How to Pick The Best Legal Entity for Your Business

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Starting a new business means considering a multitude of things and one of them is how you will structure the business legally. It’s a much more important decision than it might sound like – the way you run your business and indeed taxes and liability are often determined by the way the business is structured.

The right choice for your business will depend on both your current resources and the objectives you have for running a business.

The Four Types of Legal Entities for Businesses

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There are more than four types of legal entity but only four types of legal entity will be commonly considered for the majority of businesses. These are:

The Sole Proprietorship

The sole proprietorship is a very simple way to go into business. You’re not required to incorporate such a venture – you can start trading today. It’s the most common form of business in North America. However, it’s important to recognize that simplicity has its disadvantages and if you run a sole proprietorship – you are responsible for the company’s debts (as well as making a profit).

The Partnership

Partnerships make a lot of sense in certain fields such as the law or medicine but they’re not the right structure for many other kinds of business. In a partnership a group of people (2 or more) have liability for the company. It is possible to form a limited liability partnership which can reduce the risk of running the business for the partners.

The Limited Liability Company (LLC)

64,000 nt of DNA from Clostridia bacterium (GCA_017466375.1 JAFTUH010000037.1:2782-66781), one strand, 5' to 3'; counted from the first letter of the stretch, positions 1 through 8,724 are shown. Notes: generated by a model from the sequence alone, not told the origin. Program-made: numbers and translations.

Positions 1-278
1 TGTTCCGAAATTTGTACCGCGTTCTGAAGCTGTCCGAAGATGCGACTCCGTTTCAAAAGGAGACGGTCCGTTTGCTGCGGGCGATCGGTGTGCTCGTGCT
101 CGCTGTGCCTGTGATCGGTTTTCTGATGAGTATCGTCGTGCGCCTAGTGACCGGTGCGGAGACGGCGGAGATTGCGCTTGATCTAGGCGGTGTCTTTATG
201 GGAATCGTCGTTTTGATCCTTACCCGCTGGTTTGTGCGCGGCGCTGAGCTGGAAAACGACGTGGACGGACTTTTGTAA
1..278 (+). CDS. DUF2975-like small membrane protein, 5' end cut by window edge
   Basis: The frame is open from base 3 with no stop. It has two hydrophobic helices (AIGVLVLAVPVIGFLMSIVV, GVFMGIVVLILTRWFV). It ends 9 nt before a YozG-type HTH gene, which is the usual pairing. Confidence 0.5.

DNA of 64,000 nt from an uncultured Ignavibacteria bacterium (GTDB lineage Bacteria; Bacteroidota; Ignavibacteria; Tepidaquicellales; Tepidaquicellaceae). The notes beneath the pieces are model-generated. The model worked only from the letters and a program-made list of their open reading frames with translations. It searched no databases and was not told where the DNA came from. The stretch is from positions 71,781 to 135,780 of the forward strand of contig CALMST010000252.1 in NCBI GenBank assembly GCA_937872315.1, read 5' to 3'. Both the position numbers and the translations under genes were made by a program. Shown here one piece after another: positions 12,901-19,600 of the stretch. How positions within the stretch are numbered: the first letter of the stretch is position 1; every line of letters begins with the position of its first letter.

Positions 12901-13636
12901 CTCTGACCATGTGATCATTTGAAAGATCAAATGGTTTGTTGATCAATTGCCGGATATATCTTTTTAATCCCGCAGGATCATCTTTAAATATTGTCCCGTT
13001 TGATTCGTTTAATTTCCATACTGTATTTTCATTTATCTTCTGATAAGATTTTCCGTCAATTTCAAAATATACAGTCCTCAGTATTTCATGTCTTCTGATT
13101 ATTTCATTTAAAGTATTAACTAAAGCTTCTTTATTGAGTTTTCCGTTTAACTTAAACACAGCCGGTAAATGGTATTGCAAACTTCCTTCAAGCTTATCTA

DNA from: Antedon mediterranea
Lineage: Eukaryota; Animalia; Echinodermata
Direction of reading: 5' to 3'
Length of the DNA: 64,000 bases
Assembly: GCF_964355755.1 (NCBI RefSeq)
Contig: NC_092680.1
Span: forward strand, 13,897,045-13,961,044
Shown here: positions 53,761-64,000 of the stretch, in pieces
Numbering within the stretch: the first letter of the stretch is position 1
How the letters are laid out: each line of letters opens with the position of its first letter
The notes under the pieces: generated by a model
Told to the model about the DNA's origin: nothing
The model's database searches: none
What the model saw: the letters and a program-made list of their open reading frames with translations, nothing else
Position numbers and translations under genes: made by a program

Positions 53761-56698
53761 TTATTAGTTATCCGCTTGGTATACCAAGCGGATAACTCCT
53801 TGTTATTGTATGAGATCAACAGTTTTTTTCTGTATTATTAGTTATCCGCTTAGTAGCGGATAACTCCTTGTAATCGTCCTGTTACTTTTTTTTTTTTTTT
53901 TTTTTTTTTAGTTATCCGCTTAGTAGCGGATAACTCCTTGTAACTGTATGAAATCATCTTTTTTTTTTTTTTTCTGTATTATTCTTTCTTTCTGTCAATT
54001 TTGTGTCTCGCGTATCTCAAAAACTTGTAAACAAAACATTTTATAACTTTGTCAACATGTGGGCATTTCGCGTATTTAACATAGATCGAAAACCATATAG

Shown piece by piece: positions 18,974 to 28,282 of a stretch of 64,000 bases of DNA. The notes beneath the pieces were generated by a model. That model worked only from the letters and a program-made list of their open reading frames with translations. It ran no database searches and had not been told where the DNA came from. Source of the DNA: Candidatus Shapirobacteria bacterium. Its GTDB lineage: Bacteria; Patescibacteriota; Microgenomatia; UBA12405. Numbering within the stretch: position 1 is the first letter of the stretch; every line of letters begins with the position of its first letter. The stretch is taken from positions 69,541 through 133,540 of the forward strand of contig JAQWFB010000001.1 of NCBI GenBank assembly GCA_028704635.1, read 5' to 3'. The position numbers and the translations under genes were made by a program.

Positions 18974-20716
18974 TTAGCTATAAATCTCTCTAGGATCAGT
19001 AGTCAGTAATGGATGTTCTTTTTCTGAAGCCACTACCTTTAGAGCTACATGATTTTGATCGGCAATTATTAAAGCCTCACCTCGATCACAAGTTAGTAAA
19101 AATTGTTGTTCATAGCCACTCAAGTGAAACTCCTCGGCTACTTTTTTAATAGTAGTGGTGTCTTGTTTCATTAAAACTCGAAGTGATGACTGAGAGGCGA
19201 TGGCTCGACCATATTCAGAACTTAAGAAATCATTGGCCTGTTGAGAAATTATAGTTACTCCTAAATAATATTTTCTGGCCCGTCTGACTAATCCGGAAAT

An LLC is designed to allow shareholders to own a company. Shareholders may or may not take part in the day-to-day running of a business. They are, however, responsible for determining who will manage the business and that the business is managed in a legal, ethical and responsible way. As long as they adhere to that responsibility; the LLC shareholder may not be held personally liable for the company’s debts.

The Corporation

There are many different types of corporation and which you choose will require a discussion with a financial advisor; some corporations offer better benefits than others but may have strict criteria for eligibility. However, a corporation is different from the other types of entity because it is considered to be separate from its shareholders. It may sue, it can be sued and it can own property and assets.

What to Weigh Up When Choosing the Best Business Entity for You

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It’s possible for a business to feel like a good fit for one or more categories of legal entity. When you’re deciding on which entity is best for your business it’s a good idea to get to grips with the following:

The Effort and Complexity of Start Up